A smooth structure can be specified by only $ n+1$ coordinate neighborhoods. For each $ i$ from $ 1$ to $ n+1$, let

$\displaystyle \phi_i(x_1,\ldots,x_{n+1}) = (x_1/x_i,\ldots,x_{i-1}/x_i,x_{i+1}/x_i,\ldots,x_n/x_i) ,$ (8.28)

over the open set of all points in $ {\mathbb{R}}^{n+1}$ for which $ x_i \not =
0$. The inverse coordinate function is given by

$\displaystyle \phi^{-1}_i(z_1,\ldots,z_n) = (z_1,\ldots,z_{i-1},1,z_i,\ldots,z_{n+1}) .$ (8.29)

It is not hard to verify that these simple transformations are smooth on overlapping neighborhoods.

A smooth structure over $ SO(3)$ can be derived as a special case because $ SO(3)$ is topologically equivalent to $ {\mathbb{RP}}^3$. Suppose elements of $ SO(3)$ are expressed using unit quaternions. Each $ (a,b,c,d)$ is considered as a point on $ {\mathbb{S}}^3$. There are four coordinate neighborhoods. For example, one of them is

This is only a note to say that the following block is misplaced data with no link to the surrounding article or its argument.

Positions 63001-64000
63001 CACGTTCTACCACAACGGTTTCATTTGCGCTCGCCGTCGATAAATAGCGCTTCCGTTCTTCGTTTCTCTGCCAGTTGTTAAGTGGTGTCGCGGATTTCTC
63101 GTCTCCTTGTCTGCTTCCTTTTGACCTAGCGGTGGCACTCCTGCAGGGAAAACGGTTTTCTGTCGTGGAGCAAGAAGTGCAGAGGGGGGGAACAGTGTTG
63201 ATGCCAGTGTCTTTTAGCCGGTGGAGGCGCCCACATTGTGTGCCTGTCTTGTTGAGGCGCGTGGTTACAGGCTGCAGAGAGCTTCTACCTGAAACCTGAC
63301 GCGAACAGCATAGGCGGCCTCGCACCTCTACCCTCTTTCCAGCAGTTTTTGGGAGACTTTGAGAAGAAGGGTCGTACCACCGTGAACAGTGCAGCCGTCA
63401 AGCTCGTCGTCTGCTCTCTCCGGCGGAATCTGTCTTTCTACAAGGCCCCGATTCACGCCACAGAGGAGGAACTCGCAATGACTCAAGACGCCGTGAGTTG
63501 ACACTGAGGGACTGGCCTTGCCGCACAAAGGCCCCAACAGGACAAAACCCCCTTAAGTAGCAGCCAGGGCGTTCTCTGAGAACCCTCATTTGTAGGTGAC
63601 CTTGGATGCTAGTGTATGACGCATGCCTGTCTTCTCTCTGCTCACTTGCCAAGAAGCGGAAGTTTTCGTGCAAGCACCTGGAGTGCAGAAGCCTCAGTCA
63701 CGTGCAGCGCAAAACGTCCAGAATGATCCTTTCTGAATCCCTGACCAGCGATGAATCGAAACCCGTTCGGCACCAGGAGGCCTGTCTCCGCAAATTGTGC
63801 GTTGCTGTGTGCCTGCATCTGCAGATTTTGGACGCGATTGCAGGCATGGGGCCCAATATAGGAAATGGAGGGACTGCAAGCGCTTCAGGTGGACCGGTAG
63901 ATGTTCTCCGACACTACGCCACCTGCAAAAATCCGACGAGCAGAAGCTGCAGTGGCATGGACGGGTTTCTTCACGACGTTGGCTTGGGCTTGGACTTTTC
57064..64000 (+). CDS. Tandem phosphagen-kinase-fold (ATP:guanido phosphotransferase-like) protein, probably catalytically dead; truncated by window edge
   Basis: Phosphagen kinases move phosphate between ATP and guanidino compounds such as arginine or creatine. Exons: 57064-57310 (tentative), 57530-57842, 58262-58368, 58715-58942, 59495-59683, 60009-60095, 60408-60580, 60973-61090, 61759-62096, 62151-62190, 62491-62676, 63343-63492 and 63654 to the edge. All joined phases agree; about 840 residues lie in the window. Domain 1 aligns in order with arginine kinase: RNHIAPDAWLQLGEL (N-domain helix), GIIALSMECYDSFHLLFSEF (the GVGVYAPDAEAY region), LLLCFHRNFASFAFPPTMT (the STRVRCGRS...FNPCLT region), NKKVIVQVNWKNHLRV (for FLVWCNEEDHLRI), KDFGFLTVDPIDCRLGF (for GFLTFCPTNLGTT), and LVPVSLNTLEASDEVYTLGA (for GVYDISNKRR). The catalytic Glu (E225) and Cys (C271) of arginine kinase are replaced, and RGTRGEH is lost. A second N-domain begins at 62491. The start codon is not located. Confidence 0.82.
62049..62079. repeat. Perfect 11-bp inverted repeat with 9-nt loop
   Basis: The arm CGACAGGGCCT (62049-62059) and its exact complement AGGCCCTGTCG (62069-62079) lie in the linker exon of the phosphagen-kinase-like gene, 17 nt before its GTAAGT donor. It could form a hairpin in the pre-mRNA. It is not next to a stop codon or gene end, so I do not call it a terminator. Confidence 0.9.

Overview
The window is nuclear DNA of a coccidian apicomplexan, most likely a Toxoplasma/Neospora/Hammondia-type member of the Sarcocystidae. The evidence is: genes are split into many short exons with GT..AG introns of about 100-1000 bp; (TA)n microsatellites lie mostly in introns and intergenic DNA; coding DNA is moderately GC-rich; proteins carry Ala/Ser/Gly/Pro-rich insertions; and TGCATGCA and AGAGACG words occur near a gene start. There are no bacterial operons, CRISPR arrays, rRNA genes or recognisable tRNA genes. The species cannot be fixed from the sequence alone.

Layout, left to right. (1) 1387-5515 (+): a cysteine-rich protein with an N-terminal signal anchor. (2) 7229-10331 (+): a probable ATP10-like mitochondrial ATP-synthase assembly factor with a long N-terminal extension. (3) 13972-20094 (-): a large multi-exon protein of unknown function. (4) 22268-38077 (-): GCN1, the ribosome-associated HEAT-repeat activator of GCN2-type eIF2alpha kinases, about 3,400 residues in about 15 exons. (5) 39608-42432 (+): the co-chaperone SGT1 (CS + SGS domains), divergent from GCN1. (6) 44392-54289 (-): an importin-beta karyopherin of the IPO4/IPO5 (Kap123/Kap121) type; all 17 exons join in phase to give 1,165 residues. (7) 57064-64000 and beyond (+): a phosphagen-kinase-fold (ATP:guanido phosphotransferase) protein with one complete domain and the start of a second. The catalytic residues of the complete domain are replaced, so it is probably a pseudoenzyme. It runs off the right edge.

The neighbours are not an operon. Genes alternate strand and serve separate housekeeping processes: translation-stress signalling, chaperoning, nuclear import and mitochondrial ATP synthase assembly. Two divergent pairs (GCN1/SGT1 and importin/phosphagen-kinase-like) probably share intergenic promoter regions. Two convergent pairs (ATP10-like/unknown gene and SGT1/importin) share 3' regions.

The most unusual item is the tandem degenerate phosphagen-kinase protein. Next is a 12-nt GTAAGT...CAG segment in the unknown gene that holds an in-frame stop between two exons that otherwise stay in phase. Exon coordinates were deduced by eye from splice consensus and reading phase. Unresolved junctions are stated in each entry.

$\displaystyle \phi_b(a,b,c,d) = (a/b,\;c/b,\;d/b) ,$ (8.30)

which is defined over the subset of $ {\mathbb{R}}^4$ for which $ b \not = 0$. The inverse of $ \phi_b(a,b,c,d)$ needs to be defined so that a point on $ SO(3)$ maps to a point in $ {\mathbb{R}}^4$ that has unit magnitude. $ \blacksquare$

Steven M LaValle 2012-04-20